Film

The Holdovers review – a film of well-turned wit and emotional warmth

Alexander Payne's latest is an odd trio comedy that harks back to the New Hollywood movement of the early '70s

(l-r) Dominic Sessa as Angus Tully, Paul Giamatti as Paul Hunham and Da’Vine Joy Randolph as Mary Lamb in The Holdovers

(l-r) Dominic Sessa as Angus Tully, Paul Giamatti as Paul Hunham and Da’Vine Joy Randolph as Mary Lamb in The Holdovers Credit: Seacia Pavao / © 2023 FOCUS FEATURES LLC

Of the five or six movies Nicolas Cage made last year, only one role seemed to genuinely challenge him. In the spiky modern satire Dream Scenario, he played a paunchy, balding professor whose lofty estimation of his own intelligence was only matched by some equally towering emotional insecurities. It is an intriguing film, and Cage consciously tamped down his volcanic acting style to match his drab academic outfits. But I can’t have been the only one watching who was thinking: man, Paul Giamatti would have absolutely nailed this part. 

Ever since the merlot-mocking Sideways in 2004, Giamatti has been the go-to guy for egotistical but self-sabotaging middle-aged messes. So it is pleasing that in the new retro dramedy The Holdovers – which reunites him with Sideways director Alexander Payne – Giamatti gets to do what he does best. He plays Paul Hunham, a paunchy, balding professor whose lofty estimation of his own intelligence is only matched by some equally towering emotional insecurities.  

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The year is 1970 and Hunham is a happily cloistered, pipe-smoking scholar of ancient history at Barton Academy, an exclusive boys boarding school in leafy New England. He uses his knowledge of Pericles as a bludgeon to keep his gawky young charges in line. In return, they offer acidic classroom backchat and mock Hunham’s squint in private. (He has a glass eye… but which one is it?) 

As a teacher, Hunham seems less interested in shaping young minds than simply knocking his overprivileged charges down a peg or two. His exasperation is not entirely unfounded. As he distributes marked exam papers with deeply withering grades, a fleeting visual gag shows that one pupil required a second attempt to spell their own name correctly. 

The Holdovers is not a tale of an inspirational educator like Dead Poet’s Society. If anything, it’s more like The Breakfast Club or even The Shining. Hunham is strong-armed into staying at the school over the festive period to look after the boys who are unable to go home. With the rest of the academy mothballed, Hunham and his charges bunk in the infirmary. Long-serving kitchen head Mrs Lamb (Da’Vine Joy Randolph, previously wonderful as the sarcastic detective in Only Murders in the Building) also stays on to cook for them.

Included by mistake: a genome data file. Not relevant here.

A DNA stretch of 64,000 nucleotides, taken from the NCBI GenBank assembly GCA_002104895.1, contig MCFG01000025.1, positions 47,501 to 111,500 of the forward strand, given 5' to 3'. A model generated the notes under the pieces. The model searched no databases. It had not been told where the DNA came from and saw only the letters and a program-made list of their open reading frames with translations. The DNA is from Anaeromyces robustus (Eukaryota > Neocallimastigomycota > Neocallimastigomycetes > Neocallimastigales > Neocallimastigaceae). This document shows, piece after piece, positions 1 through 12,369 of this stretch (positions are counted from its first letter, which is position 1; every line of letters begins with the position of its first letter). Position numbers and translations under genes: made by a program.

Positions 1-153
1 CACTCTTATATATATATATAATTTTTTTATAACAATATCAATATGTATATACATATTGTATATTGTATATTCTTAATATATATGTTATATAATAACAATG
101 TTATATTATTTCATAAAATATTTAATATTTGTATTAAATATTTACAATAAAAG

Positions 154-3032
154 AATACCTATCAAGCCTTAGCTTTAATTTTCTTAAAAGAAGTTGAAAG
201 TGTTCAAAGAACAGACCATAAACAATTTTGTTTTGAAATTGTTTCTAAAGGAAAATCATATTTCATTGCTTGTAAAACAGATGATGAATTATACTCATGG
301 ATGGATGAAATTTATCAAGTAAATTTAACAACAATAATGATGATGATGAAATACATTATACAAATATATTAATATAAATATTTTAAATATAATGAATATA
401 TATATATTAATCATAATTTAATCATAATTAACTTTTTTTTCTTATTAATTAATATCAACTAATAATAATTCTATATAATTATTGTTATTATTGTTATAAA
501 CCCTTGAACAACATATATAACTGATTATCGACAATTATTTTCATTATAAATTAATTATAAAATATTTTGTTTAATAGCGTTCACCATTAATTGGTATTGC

Like Hunham, Mrs Lamb has a complex relationship with Barton; her employment meant her son – recently killed in Vietnam – was educated there. The older pair seem content to make the best of their Christmas confinement, topping up mugs with Canadian Club while zoning out in front of the telly. But their main charge Angus Tully (talented newcomer Dominic Sessa) is furious about being abandoned while his mother honeymoons with a rich new partner. Chafing at his incarceration, this fiercely smart teen begins acting out.  

How this trio rub along together is the meat of Payne’s film, which gradually expands beyond the grounds of the school to take in field trips to the local town and even an eventful jaunt to Boston. The fraught push-pull between the book-smart teacher and the smart-mouth teen is mirrored in their amusing physical disparity; the roly-poly Hunham wrapped up in a duffel coat alongside Angus the sulky beanpole. (For her part, Mrs Lamb is too mature and self-aware to get into too many scrapes.) 

Perhaps the teacher and pupil have more in common than they think. They lie to help each other out, and those shared lies become tentative stepping stones towards something more truthful. It helps that despite the stately collegiate setting the odd couple have an uncanny knack for getting into completely farcical situations and then completely failing to de-escalate them. 

As well as being set in 1970, The Holdovers goes to great lengths to evoke the cinematography of that era. The film stock looks authentically grainy and there are leisurely screen wipe transitions and unfashionable slow zooms. For some, this might be an affectation too far. It certainly stokes feelings of nostalgic warmth, and perhaps bodes well for its Oscar chances when nominations are announced next week [23 January]. 

If you were grading as harshly as Hunham, you could also argue that a true product of 1970s cinema might not wrap things up quite as neatly as The Holdovers does. But it is a film of well-turned wit and emotional warmth with a distinct authorial voice. Sometimes that’s enough. 

Graeme Virtue is a film and TV critic. The Holdovers is in cinemas from 19 January .

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